October is Cyber Security Awareness Month - Training Launched

Information Security Training is our top priority, Knowledge is a powerful defense against cyber-criminals   

Access the training now 

https://go.uleth.ca/it-training Training is open for one month and will end November 5, 2020 @4:30 p.m.

Importance of Security Awareness Training 

Security awareness training is about teaching staff and faculty about the risks and threats that are constantly evolving in the cyber landscape.  

Building a culture with cybersecurity at our foundation is key to reducing cyber-attacks and breaches at the institution. The most important security tool we have are our people. Educating employees about common cybersecurity threats is the goal of cybersecurity awareness training. Cybercriminals know that the "human factor" is the easiest way to access organizations. The more aware our people are at identifying cyber-attacks the better we as an institution are at protecting against cybercriminals.  

For additional information on the training program, please visit the IT Security training page (will require you to login) at: https://go.uleth.ca/infoseccourses.

Know the red flags 

The most common type of scam University Faculty and Staff have been targeted is through fake emails. Phishing campaigns are less successful with trained employees as educated staff are trained to identify scams and properly notify the designated contact. No matter what technique the scammers uses, you may be:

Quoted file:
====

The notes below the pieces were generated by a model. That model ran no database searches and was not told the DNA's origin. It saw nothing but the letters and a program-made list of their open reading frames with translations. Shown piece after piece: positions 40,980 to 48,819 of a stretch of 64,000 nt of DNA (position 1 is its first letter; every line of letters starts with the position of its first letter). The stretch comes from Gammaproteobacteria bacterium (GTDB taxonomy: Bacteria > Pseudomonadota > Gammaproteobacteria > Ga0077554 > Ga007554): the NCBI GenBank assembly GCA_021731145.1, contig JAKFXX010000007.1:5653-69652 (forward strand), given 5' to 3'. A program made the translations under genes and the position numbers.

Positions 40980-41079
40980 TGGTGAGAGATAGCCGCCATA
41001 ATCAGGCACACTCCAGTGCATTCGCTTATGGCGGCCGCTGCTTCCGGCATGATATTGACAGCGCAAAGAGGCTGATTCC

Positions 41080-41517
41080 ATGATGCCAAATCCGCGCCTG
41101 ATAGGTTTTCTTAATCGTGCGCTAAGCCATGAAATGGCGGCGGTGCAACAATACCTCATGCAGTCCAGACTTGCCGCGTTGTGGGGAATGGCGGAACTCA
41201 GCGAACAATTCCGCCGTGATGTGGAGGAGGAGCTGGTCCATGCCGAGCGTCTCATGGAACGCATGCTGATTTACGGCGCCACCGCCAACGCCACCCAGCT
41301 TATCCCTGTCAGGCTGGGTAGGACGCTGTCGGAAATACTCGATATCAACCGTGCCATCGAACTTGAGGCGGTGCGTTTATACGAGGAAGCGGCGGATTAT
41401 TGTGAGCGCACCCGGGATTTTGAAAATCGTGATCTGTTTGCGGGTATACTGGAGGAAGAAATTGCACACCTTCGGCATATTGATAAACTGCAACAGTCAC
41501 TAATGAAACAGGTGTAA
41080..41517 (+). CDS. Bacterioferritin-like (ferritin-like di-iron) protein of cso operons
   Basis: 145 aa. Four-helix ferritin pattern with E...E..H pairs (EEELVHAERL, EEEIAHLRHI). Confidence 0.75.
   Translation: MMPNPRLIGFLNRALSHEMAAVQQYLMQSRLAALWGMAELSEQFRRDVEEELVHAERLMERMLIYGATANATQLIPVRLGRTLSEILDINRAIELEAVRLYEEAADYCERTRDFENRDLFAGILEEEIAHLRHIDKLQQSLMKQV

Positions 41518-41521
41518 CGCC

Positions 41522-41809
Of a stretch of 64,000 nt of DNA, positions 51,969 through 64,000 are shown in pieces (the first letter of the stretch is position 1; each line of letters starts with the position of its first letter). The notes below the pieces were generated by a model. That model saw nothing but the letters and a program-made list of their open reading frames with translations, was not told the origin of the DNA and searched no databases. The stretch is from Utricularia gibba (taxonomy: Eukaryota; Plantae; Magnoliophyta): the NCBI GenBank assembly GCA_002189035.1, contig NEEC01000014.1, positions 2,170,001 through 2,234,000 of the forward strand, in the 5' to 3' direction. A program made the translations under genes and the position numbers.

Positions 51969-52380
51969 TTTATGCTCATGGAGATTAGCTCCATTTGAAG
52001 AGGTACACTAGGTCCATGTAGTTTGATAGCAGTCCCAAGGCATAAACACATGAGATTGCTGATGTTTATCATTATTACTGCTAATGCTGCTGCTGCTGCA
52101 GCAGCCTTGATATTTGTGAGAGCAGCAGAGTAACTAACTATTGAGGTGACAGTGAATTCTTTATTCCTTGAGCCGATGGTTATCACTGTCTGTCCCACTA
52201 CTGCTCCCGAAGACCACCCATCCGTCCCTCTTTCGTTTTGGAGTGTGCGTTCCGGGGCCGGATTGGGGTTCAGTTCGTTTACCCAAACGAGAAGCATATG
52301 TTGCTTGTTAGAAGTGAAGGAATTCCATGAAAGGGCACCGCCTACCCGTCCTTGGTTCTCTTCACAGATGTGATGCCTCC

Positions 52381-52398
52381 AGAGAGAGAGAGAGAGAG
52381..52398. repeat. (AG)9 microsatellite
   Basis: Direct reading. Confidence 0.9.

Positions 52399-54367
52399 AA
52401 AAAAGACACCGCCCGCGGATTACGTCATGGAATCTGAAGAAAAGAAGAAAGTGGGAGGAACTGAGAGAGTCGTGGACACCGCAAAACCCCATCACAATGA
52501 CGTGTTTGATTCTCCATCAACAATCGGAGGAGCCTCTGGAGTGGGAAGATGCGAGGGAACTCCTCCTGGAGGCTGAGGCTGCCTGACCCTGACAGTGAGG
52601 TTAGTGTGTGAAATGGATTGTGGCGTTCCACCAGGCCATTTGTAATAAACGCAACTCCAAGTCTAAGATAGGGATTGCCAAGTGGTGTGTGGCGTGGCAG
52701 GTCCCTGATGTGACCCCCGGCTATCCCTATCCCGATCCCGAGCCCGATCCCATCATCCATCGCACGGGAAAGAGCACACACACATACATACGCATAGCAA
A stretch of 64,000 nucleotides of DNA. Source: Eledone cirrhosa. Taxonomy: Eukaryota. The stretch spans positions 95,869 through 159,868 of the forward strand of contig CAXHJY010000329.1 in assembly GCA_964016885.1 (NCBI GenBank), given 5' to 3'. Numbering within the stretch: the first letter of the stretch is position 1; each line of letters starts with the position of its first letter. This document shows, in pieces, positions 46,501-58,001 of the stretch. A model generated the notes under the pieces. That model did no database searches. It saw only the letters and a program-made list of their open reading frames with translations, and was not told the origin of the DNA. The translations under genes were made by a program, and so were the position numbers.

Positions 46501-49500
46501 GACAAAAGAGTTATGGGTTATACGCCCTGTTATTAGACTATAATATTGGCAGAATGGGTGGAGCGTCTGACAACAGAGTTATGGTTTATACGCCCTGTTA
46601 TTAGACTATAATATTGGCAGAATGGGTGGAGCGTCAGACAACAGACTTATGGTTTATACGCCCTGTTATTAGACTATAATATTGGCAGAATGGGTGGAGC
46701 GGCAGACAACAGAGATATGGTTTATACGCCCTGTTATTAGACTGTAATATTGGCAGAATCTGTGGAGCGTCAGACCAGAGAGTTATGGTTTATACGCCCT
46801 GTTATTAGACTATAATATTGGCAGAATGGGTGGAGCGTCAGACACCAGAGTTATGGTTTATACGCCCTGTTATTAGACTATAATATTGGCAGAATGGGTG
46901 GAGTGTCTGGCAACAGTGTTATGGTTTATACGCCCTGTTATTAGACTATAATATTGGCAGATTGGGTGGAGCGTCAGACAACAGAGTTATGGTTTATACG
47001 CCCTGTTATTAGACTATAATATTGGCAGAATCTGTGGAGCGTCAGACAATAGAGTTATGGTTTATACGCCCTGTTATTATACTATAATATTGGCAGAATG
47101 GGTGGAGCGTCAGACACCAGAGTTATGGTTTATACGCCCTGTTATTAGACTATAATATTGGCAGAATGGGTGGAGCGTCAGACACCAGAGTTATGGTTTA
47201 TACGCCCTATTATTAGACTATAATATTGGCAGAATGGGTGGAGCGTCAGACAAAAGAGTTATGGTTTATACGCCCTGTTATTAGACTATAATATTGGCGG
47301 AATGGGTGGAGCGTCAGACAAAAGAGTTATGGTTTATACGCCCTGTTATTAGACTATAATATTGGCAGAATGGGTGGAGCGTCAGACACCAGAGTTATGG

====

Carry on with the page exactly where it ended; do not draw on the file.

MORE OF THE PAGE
• Pressured to send money 

  • Told to purchase gift cards and provide codes as a form of payment 

  • Threatened with law enforcement 

  • Student aid 

  • Verify information 

If you provide your information and purchase gift cards to a scammer, there is often little that we can do to get the money returned. Which is why cyber-security training is so important at knowing about and defending against scams.  

Helpful tips to avoid being scammed 

Don’t respond: If you’re not sure about the source of the email, call, or text then don’t click on a link in the email, don’tanswer the phone, and don’t reply to text messages. 

Don’t answer phone calls from unknown numbers: Phone numbers can be easily spoofed to appear from a legitimate caller, so if the call seems suspicious, hang up the phone. 

Don’t give out your information: Never provide personal information to people unless you are certain the person and reason is legitimate. 

Research and validate: If an email, call, or text seem suspicious then contact the source to make sure the request is legitimate before responding with information. 


Contact:

David Fox | david.fox2@uleth.ca | (403) 380-1844